When I went tonight to check on the kids in bed, the littler ones were still half-awake in their room. I was going to try and sneak away but as I turned, Quinn rolled over and spotted me in the dim doorway. She pushed her bangs from her eyes, then lifted a small hand in greeting, beckoning. “Mommy!” she whisper-hissed brightly. I couldn’t resist.
I dodged strewn toys and pieces of clothing to the end of their “bed”: After continually slipping out of their twin beds to bunk with their big brothers in the next room over, we pushed the frames together to create one giant bed for the two of them. The mass of mattress, held somewhat together by a king-sized sheet, had a space in the middle seemingly just for me. I waded in on hands and knees, collapsing between them and their hushed giggles.
Since Quinn’s gained inches in a recent toddler spurt of growth, I’m often asked if they’re twins. With their similar tans and dark, dark eyes, I can see why. Those so-dark eyes shone in the half-darkness, increasingly more hidden by heavy lids as I stroked their hair. They were quiet as their breathing slowed, their lips puckering into relaxed pouts that likened them to their infant selves.
In that beautiful, still moment, I had an ugly, prickly thought as the day’s events rushed in on me. While Quinn and Noah slipped into the secure slumber of adored children, I was remembering my mistakes for the day, a flaw I’ve been unable to discard. I wondered, there, if I was doing okay as a mother… as their mother.
In almost divine timing, as I guessed at this Noah wiggled closer to me, resting the warm curve of his face against my arm.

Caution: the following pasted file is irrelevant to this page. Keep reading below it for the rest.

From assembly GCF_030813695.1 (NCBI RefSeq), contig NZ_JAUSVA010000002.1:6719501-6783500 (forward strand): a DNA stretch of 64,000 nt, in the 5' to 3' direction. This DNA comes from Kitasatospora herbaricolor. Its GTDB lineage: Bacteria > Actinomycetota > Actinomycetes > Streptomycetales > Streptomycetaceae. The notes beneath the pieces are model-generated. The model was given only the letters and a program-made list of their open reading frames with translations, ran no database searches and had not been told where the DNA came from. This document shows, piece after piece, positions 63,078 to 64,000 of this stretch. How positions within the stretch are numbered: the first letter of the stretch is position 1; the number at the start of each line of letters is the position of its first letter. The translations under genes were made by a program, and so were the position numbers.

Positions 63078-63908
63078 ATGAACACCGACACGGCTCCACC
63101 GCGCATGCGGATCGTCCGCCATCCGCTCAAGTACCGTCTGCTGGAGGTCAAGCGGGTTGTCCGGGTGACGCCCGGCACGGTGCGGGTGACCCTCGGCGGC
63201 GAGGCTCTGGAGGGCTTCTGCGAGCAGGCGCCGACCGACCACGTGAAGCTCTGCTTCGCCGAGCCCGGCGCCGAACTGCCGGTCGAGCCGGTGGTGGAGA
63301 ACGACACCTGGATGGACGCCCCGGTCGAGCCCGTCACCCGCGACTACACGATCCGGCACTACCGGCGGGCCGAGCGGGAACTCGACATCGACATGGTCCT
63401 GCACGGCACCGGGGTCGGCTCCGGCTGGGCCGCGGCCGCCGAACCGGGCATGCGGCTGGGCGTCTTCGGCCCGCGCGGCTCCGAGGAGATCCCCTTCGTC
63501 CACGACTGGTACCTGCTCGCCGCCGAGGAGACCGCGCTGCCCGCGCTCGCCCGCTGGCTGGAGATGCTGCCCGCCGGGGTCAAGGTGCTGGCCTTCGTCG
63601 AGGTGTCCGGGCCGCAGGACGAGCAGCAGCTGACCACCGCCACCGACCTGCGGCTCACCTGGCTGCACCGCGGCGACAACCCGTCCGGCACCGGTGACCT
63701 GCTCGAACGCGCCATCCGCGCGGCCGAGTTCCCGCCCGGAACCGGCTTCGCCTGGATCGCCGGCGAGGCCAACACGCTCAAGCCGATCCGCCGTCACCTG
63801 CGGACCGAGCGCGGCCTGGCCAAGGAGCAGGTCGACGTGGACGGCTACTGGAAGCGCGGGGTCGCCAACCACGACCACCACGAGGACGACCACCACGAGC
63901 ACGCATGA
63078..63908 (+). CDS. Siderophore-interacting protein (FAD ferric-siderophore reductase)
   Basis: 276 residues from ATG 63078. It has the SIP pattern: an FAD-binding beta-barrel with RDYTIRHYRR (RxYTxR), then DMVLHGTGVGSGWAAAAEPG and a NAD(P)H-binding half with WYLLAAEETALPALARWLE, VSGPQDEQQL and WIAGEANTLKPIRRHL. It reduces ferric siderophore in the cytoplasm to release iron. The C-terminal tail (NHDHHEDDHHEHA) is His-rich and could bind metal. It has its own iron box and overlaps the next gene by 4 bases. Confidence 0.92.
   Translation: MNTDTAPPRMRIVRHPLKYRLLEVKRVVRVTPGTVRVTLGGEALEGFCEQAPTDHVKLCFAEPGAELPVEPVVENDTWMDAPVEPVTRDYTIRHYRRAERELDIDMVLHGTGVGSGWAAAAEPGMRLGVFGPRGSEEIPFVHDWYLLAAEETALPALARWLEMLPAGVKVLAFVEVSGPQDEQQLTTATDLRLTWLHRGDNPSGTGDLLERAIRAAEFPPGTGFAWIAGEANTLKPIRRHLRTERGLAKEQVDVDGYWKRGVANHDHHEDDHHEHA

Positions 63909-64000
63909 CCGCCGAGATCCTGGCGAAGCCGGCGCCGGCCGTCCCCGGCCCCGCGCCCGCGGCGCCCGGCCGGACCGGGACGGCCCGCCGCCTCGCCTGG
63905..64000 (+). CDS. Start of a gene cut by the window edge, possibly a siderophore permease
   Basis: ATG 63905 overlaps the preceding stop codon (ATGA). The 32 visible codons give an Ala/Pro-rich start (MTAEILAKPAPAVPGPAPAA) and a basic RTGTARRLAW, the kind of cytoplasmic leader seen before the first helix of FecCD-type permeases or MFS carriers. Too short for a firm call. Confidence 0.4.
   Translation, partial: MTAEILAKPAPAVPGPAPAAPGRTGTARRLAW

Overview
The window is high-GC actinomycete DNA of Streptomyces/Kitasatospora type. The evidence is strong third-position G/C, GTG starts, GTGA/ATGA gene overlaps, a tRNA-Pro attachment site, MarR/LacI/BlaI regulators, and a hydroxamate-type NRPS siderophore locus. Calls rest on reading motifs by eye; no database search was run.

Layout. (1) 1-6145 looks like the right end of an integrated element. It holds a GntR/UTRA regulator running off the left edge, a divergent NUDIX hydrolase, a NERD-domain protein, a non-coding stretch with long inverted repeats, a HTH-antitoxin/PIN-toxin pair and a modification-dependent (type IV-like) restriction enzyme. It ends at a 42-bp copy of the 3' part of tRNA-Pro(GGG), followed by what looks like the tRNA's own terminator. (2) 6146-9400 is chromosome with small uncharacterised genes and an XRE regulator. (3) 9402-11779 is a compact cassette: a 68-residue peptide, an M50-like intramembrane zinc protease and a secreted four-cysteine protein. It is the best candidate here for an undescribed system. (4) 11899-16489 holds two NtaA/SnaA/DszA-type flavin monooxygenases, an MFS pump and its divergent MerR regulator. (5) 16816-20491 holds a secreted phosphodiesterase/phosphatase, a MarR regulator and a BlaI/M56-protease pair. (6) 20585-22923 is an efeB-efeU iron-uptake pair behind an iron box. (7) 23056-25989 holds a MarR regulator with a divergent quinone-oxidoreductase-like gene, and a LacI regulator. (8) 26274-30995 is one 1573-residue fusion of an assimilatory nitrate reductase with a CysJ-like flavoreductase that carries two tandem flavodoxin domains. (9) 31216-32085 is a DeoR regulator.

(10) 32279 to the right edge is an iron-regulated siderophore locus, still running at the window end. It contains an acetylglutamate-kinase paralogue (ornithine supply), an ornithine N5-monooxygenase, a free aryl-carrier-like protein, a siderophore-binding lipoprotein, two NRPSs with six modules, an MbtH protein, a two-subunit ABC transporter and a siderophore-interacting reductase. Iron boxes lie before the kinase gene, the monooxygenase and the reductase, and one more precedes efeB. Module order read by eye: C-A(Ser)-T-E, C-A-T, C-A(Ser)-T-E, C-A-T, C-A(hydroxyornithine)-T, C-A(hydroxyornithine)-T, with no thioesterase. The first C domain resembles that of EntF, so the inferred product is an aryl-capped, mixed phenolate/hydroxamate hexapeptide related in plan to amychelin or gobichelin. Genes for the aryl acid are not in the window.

Somewhere along the way, I fell prey to the lie that ‘doing my best’ equated to perfection. The most magical days have been mentally destroyed by my guilt over mistakes–a raised voice, flash of impatience, moment of selfishness after a series of tantrums. I strain to forgive others quickly but can’t manage a modicum of it for myself. I’ve decided decades before my probable departure from this life that I failed at it.
Tonight, with my rambunctious toddlers snuggled against my side, I decided that this will not do. Anchoring myself to a fear of potential rejection–chained, yes, to the conviction it’s deserved–will take me more quickly to the depths of life than I can possibly imagine. This thing I think I am reaching for, missing every time… It’s the outline of a futile goal.
In an existence where perfection is unattainable, to act with love is always an option. Through the stinging hail of my own missteps, I can choose to wave a lantern of compassion, of grace. This is enough. There is the assurance of something that melts away even the most threatening waves of self-doubt: The absolutely perfect love of God, always available, always whistling through the storm as a rescuing cape.
Oh, the first two I wrap around my shoulders. The third I clutch close, tightly against my chest to the same place where I pull near the ones I love. Yes, it is enough — Love always is. Amen.